Friday 26 April 2024

Australia Trade Tasting, 24.1.23




Another 'long ago but not forgotten' tasting. a year-and-a-quarter ago this one. Apologies. 

Just to be clear, once again we went to this Australia Trade Tasting not expecting to find rare grape varieties but to find ones unexpected in Australia.

At first we thought we might have found something truly rare. A bottle of a white wine whose grape was named Savarro which in turn was described on the back label as 'an ancient, green-skinned, tight-bunched variety.'

Searching feverishly, hopes high, we discovered Savarro was a pseudonym for Savagnin. A bit cheeky we thought. Then we remembered that there had been a problem with Savagnin in Australia not so long ago. Who better to describe what happened than Darby Higgs, author of the Australian 'Vinodiversity' book/blog and good friend of Slotovino;

"Until very recently Savagnin was not known to be used commercially in Australia. Since 2009 it has been known that the vineyards in Australia which thought they were planting Albarino were in fact planting Savagnin.

The wines are still excellent, it's just that the wine needs to be marketed under a new name.  

Apparently propagation material from Spain via France labelled as "Albarino" was in fact "Savagnin". This material was used by vine nurseries to supply all of the vineyards who planted it in the early 2000s. By the end of that decade DNA analysis had revealed the mistake."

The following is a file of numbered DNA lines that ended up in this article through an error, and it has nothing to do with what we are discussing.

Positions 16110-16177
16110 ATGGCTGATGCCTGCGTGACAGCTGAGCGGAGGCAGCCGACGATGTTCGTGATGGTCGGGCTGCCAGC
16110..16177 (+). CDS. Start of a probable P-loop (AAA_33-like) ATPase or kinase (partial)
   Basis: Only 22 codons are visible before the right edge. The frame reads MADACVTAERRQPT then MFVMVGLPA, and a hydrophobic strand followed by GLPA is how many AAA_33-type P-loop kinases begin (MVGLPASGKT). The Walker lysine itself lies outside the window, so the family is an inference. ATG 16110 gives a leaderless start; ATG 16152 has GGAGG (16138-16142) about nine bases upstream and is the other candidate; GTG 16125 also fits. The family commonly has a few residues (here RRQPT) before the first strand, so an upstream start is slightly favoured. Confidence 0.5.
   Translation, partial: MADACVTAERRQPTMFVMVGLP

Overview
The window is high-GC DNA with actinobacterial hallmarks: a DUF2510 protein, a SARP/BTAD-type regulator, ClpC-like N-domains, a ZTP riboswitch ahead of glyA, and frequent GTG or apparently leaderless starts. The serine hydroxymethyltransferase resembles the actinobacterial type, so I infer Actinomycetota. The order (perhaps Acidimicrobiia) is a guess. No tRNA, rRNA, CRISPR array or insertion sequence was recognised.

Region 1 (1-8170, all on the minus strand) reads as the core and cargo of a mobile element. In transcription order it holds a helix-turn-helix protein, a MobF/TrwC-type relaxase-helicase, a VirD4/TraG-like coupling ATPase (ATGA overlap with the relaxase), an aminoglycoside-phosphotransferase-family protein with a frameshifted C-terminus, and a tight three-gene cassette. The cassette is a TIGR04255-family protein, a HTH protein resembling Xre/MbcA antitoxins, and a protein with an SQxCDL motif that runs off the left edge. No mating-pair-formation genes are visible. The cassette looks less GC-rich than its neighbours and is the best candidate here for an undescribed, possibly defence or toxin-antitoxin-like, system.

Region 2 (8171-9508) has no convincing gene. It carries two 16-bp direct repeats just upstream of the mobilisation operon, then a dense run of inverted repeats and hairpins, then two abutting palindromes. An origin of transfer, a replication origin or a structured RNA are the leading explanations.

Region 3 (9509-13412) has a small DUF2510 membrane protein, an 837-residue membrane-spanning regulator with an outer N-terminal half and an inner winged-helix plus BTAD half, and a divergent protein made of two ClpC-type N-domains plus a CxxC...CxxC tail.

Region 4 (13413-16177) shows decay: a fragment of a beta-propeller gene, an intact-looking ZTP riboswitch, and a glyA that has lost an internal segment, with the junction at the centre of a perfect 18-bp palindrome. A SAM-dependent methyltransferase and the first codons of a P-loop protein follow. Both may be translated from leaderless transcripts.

Maybe the producers, Soumah had wanted to take revenge on the importers of 'Albarino'?

Darby Higgs goes on to say this was not the first time such mis-labelling of vines has occurred. He points to Carmenere being delivered to Chile as Merlot and in Australia people planting Carnelian when they thought it was Sangiovese. Also, Gros Manseng for Petit Manseng - a shocking one, that.

There was this Petit Manseng by Symphonia. We assume this really was Petit Manseng. 

Otherwise there was the first Australian Assyrtiko we had ever seen.

Ditto, an Arinto. What next?

Brown Brothers, non-alcoholic Moscato and Cienna, that's what.


Not obscure in the slightest was Pike's Riesling. We note it here because we like it very much.

Good show!

No comments: